Short Ted Talks on the other hand, they are so easy to reminisce about.  Heck, I can spend the entire night talking about other things (see above) and the user still keeps the original video context in mind.


Did Einstein really say “make everything as simple as possible, but no simpler.”?  Is there a way to confirm this?  Couldn’t he have said Occam’s Razor?

Holy shit there’s an entire website dedicated to investigating quotes, and this one is on it.

(Hey, they also mentioned Occam’s razor)  Although Einstein is singularly attributed to the quote, there’s no proof. 

Marshall’s bio, as listed on the TED site (no point listing the link), reveals that she specializes in teaching speaking skills to engineering students.  This is an interesting dilemma, although the idea of teaching communication skills to explain complex to simple structures is great for presenting globally, I wonder if it is lost due to the insular nature of engineering. 

Meh, it’s a lot better than not teaching them.

So what to do?  (Last time I’m using this header too)

For one, I need to minimize or sideline the 1,000 word EdTalkTed entries.  Only the speed readers and most ardent personality types actually reach this sentence. 

For two, I think Marshall is really cute. 

For three, here’s to simplicity and the future!


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Posted by on October 12, 2012 in Uncategorized




Debate: Does the world need nuclear energy?

Earlier this week started the presidential debates in America, and if you ask me, this stuff makes fantastic television.

What could be more interesting than watching two people compete for the most powerful (or even possibly, most famous) position in the world?

In case you missed it, you can find it here on Youtube:

So I checked TED to see what we had in debate technology.  Did we have master debaters or were all these talks solo entertainment?

Behold!  TED had a debate on it, about nuclear power.


Date Filmed: June 2010

 Length: 23 minutes

Total Views so far:520, 438

One Sentence Summary: “A debate on whether we need nuclear energy or can we use something else?”

This is the first debate on TED, and from what I can tell, it is the last.  Why is this?  Is it because it’s incredibly boring?

Y’know what?  YES, it is incredibly boring.  At least in comparison to the warm hearted stories, the enlightening of new technologies and all that stuff TED that just makes you go “wooooahhhh”.

On the other hand, this is only completely true if you ignore one factor, that you hate debates.

There’s some other interesting aspects that this TED talk covers, it actually takes a quick poll of the audience beforehand.  This is the first time I’ve seen a polling of the audience like that, and it would be an interesting experiment if they this kind of polling was taken before every TED talk to see how much the audience knew of the subject manner.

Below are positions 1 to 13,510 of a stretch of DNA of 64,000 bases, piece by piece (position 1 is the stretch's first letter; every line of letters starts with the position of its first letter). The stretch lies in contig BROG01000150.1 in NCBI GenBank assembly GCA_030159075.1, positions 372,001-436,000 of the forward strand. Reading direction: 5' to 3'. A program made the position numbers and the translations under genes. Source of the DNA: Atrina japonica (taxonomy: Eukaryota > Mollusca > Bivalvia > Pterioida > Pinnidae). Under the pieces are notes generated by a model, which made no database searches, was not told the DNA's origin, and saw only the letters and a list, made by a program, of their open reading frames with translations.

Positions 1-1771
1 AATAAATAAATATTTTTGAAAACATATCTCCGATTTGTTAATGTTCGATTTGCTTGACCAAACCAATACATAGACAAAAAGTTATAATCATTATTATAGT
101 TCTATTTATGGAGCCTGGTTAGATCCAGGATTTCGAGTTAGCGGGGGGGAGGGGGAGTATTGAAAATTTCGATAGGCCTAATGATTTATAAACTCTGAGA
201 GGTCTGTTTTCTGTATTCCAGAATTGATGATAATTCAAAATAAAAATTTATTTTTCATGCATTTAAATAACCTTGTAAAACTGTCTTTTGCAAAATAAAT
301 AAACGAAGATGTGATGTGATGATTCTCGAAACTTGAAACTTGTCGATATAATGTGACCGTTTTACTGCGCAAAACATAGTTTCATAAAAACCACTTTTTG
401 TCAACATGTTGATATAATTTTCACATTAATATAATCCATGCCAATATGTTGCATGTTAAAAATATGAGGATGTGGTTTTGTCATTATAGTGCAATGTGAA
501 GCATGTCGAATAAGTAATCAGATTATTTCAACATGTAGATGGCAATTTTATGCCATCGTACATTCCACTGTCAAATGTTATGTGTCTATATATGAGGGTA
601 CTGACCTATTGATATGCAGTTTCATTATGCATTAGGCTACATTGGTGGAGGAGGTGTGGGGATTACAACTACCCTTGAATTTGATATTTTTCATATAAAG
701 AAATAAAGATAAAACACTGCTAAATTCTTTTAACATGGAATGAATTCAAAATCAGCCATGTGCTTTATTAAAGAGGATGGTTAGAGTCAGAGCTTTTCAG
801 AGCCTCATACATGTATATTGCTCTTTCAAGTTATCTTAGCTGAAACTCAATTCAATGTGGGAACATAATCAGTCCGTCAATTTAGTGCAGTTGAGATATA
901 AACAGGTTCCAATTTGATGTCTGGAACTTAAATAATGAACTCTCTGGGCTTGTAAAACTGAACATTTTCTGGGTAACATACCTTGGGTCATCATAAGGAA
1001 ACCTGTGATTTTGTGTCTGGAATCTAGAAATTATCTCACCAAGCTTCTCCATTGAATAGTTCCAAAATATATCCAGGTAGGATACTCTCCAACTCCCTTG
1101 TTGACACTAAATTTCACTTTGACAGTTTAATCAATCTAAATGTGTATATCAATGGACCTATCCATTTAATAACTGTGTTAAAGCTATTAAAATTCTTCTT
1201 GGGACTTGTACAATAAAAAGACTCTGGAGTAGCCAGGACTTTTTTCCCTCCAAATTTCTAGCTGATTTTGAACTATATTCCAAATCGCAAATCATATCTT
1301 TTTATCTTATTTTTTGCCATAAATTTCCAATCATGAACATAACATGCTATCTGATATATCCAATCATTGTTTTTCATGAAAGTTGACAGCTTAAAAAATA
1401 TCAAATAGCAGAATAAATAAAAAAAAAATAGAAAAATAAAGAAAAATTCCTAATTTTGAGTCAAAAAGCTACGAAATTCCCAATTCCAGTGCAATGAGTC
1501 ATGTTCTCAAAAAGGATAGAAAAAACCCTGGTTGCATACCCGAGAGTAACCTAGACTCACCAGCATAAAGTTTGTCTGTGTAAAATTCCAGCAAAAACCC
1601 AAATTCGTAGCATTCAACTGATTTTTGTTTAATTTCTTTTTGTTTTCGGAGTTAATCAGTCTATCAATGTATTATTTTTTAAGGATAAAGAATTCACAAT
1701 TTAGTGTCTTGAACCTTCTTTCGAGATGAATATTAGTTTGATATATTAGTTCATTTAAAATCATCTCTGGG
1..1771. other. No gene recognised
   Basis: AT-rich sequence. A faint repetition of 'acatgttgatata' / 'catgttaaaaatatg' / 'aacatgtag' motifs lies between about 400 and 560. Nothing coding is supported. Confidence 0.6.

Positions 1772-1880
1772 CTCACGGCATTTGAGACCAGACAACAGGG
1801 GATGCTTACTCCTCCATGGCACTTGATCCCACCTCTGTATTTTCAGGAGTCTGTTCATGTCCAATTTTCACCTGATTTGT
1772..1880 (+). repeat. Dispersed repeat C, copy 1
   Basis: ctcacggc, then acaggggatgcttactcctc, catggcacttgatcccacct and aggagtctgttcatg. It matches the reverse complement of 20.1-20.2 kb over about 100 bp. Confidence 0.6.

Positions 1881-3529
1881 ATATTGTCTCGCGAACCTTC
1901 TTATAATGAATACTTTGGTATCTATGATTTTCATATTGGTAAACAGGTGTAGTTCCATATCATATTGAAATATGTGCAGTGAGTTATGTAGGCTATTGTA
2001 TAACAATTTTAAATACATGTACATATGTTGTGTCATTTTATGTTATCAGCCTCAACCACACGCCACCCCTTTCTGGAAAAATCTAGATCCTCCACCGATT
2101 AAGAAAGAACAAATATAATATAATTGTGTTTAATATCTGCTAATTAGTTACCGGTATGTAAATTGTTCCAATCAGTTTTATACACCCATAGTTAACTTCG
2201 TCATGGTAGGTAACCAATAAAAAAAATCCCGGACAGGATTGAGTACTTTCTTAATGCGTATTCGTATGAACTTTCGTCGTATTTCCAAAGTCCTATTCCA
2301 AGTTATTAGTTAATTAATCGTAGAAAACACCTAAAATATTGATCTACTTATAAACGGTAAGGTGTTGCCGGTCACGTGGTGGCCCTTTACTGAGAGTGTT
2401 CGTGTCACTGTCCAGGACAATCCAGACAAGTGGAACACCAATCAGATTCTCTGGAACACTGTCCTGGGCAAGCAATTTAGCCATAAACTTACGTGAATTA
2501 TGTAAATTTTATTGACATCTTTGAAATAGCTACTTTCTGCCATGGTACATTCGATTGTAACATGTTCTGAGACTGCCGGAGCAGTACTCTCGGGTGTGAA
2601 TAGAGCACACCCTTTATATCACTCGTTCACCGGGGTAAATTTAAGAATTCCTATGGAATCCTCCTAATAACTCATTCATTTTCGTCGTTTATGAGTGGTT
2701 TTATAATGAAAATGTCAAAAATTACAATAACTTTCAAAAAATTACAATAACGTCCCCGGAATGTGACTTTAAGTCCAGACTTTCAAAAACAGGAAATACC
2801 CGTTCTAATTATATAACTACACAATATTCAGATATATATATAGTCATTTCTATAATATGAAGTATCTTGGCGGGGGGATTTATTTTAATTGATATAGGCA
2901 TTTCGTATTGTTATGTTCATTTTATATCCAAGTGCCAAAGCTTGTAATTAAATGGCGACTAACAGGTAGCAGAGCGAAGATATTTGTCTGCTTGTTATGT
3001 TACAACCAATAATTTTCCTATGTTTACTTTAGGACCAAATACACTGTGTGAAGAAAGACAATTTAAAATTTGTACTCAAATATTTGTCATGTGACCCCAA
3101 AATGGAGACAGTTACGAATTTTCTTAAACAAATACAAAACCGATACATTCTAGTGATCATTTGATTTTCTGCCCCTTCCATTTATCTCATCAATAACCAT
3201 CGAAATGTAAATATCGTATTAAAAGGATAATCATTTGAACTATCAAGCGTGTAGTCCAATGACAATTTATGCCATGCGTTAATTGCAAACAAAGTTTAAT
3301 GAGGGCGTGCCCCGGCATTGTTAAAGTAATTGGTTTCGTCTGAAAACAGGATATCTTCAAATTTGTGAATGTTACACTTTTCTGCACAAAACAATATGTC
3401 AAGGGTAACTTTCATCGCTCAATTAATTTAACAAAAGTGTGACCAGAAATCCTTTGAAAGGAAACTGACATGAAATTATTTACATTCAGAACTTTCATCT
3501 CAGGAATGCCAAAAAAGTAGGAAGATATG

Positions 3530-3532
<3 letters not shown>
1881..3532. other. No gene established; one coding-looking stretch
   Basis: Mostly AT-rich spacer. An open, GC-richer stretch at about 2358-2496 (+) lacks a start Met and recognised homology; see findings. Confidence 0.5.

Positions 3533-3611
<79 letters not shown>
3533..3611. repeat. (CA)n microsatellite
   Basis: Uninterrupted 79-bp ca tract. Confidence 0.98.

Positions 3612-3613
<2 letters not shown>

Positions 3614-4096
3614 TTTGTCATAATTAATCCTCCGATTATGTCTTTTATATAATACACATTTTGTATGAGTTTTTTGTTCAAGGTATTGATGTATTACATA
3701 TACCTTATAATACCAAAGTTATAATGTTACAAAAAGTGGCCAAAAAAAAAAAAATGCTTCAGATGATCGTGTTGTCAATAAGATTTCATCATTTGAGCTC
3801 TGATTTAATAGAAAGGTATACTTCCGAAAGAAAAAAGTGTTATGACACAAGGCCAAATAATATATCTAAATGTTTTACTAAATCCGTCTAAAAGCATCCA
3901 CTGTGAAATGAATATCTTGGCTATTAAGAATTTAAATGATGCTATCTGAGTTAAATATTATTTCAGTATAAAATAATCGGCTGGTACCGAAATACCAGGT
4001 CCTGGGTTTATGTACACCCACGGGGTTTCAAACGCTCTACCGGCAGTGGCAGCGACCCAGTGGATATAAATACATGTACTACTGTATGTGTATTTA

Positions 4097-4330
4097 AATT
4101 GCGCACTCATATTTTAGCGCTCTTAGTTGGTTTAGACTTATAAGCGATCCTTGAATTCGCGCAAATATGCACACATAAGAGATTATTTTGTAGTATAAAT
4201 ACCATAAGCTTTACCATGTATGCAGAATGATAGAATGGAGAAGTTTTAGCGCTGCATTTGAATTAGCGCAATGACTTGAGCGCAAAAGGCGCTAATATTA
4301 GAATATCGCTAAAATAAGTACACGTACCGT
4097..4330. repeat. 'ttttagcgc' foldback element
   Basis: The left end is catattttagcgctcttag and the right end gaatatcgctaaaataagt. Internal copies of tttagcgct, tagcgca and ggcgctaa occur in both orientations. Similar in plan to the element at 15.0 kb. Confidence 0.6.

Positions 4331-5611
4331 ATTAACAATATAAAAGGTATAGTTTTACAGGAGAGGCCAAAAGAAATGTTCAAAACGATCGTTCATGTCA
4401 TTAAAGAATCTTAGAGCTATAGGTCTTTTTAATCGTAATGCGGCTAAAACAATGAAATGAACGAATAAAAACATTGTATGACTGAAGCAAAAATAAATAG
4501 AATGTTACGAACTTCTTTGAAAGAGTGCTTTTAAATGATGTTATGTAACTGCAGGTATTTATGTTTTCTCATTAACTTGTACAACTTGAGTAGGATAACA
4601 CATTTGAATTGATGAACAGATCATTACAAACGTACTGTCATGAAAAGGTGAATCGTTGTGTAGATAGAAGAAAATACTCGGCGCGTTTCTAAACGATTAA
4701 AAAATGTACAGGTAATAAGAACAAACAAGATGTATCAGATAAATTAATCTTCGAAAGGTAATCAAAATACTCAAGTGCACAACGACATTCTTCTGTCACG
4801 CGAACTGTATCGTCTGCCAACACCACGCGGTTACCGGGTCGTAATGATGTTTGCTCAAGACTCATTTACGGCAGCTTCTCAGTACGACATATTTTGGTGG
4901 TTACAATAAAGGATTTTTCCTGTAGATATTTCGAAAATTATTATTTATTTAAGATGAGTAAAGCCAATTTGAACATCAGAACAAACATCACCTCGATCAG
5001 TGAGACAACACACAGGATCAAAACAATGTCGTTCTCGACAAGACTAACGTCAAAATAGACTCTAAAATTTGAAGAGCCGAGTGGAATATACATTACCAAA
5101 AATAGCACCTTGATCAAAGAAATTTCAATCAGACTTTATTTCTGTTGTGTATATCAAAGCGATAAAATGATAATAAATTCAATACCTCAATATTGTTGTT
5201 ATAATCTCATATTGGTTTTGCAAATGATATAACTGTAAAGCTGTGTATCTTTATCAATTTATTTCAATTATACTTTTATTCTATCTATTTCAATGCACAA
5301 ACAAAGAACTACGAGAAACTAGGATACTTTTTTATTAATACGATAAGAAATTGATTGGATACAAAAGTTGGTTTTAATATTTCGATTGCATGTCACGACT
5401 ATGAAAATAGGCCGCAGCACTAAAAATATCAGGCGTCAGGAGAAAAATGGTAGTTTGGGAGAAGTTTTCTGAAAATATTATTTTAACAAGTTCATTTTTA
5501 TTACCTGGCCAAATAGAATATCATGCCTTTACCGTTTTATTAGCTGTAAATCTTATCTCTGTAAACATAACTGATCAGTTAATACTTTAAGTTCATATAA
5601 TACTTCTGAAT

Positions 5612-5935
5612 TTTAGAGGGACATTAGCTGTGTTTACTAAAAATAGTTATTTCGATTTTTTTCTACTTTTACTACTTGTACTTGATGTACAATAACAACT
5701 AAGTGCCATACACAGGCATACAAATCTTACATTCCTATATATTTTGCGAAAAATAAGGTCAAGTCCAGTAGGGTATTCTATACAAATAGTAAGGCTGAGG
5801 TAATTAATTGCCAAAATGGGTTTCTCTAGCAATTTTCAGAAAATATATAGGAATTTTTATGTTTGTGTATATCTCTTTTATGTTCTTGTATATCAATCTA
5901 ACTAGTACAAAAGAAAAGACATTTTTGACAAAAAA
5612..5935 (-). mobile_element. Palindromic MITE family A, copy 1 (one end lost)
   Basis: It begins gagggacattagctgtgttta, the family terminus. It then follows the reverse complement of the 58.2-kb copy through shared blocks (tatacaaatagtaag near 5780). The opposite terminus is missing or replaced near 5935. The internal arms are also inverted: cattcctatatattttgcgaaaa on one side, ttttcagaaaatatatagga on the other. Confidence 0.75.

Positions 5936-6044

Brand begins with a rather good start that includes both humor and solid presentation. 

Jacobson then swings back and begins a solid attack of what nuclear energy provides versus alternative solutions and he demystifies some of the ‘setbacks’ that are commonly associated with renewable wind/solar energy.

Much like presidential debates, where there is a tipping point where the bouncing back and forth between sides and a slight loss of focus, it quickly becomes fuddled on who was talking about what.

This happened to me the moment it went to the audience, and even though it’s clearly identified if they were for or against, some of their responses just don’t seem to be directly in line.

On the other hand, why is there so many people who are so into nuclear power at a TED Talk?  The people who spoke up, not only were thoroughly educated on the subject but they were a step away from getting out of their seats and joining the people on stage.

I think there were plants in the audience!  And not the green type of plants either!

In a manner that is not surprising however, was a slight shift in votes at the end where it was a 65/35 in favor of needing nuclear energy.

Although it was a small shift, it shows that debate actually makes an impact on it’s viewers. 

Brand definitely seemed more comfortable presenting than Jacobson but it could be that Jacobson isn’t the kind of guy that makes jokes in debates.

Today, I wonder if the argument against nuclear energy would include the tsunami disaster in March 2011.  Likewise, every year people appear to become more disassociated with environmental activism so would appealing to that factor be less impacting?

Today more than ever, the need for energy is more recognized than how it’s attained.  Both presidential candidates argued for more energy earlier this week, and when there’s an identified need, the answer of ‘all of the above’ makes sense.

I hope TED talks include more debates in the future but the side effect of debate is to marginalize opposing views, and that isn’t what the TED Talks is about. 

The first and foremost concept of TED is to share ideas, to put knowledge into the hands of those who are willing to share it. 


-Updated every Friday

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Posted by on October 5, 2012 in Uncategorized